Modi Government Tweaks Single Engine Fighter Plan, Will Also Consider Twin Engine Jets For IAF

A Typhoon Eurofighter takes off at the Farnborough Airshow. (Dan Kitwood/Getty Images)

The government has tweaked its two-year-old plan to build over 100 single-engine fighter jets in India in collaboration with a foreign manufacturer under its ‘Make in India’ initiative. The plan will now not be limited to single-engine fighters as the government has decided to also consider twin-engine jets to fill the gaping holes in the Indian Air Force’s fighter squadron strength and capabilities.

The move to open up the contest to twin-engine fighters will have two advantages. One, it will theoretically increase India’s options. Under the single-engine plan, Lockheed Martin F-16 Block 70 and Saab Gripen-E were the only options India had. With the government considering twin-engine fighters, the competition is now open to Dassault Rafale, Eurofighter Typhoon, Sukhoi Su-35 and F/A-18E/F Super Hornet. Two, broadening the competition would definitely increase the competition between the bidders, helping India get a better deal.

“The original plan placed an unnecessary restriction on only single-engine fighters, which limited the competition to just two jets (American F-16 and Swedish Gripen-E). The aim is to increase the contenders and avoid needless allegations later,” a source was quoted by the Times of India as saying.

However, the move may also have some drawbacks. Other than delaying the process, the decision to consider twin-engine fighters threatens to turn the current accusation bid into a repeat of the now infamous Medium Multi-Role Combat Aircraft competition that was aimed at procuring 126 aircraft. The competition, which involved both single and twin engine fighter jets, ended with the cancellation of the tender in 2015, nearly a decade after it was granted preliminary go-ahead.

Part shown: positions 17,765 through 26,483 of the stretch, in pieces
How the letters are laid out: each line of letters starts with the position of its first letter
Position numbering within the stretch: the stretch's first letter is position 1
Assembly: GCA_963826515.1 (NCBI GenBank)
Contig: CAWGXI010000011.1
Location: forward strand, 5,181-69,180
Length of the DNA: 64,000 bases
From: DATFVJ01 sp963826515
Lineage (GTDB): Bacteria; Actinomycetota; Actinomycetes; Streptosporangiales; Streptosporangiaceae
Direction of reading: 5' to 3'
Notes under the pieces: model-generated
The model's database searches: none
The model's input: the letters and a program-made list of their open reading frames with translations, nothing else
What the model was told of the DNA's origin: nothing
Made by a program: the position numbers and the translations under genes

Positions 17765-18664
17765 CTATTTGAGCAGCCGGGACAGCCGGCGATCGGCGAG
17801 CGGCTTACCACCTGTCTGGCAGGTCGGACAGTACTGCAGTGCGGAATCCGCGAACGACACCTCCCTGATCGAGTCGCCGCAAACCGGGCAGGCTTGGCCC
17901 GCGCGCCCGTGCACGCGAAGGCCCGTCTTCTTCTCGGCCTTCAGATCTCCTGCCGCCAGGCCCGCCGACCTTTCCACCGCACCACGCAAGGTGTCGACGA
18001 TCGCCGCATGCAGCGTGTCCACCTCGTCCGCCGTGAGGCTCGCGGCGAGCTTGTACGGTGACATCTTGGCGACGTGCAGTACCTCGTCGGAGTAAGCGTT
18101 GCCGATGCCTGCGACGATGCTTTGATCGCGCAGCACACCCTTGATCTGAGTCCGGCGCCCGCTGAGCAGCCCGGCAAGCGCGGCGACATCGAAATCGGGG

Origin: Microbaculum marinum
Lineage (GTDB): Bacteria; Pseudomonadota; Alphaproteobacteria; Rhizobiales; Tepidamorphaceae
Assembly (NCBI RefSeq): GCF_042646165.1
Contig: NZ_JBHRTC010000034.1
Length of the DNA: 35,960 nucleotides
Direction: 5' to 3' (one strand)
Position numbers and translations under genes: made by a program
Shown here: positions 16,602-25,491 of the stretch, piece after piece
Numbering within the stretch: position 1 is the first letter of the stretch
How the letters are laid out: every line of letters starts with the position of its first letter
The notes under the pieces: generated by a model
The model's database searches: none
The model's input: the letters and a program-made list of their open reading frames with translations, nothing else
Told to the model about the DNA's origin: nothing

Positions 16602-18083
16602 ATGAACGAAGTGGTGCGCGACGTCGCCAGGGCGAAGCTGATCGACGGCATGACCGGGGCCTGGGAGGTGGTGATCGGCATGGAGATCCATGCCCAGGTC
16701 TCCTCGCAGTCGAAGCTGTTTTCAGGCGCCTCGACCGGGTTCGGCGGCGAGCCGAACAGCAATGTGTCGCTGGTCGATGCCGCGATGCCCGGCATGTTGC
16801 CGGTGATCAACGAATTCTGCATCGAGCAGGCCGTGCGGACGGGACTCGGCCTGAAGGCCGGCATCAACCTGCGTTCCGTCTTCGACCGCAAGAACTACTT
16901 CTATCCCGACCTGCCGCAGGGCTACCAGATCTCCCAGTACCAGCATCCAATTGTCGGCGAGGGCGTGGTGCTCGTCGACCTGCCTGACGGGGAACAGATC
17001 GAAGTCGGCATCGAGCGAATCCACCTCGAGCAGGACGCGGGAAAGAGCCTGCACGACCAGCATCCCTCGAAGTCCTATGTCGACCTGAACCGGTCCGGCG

Moreover, single-engine fighters have a quick turn around time and have a low life-cycle cost compared to twin-engine fighters.

IAF’s fighter squadron strength is down to 31. This number could go down further with the retirement of ageing MiG-21s. India needs at least 42 fighter squadrons to effectively deal with a two-front war situation. To shore up numbers, the IAF has placed orders for 83 Tejas fighters, taking the total orders for indigenous fighters to 123. India has also singed a deal to acquire 36 Rafales, the first of which may arrive in 2019. The IAF plans to reach its sanctioned strength of 42 squadrons by 2032.

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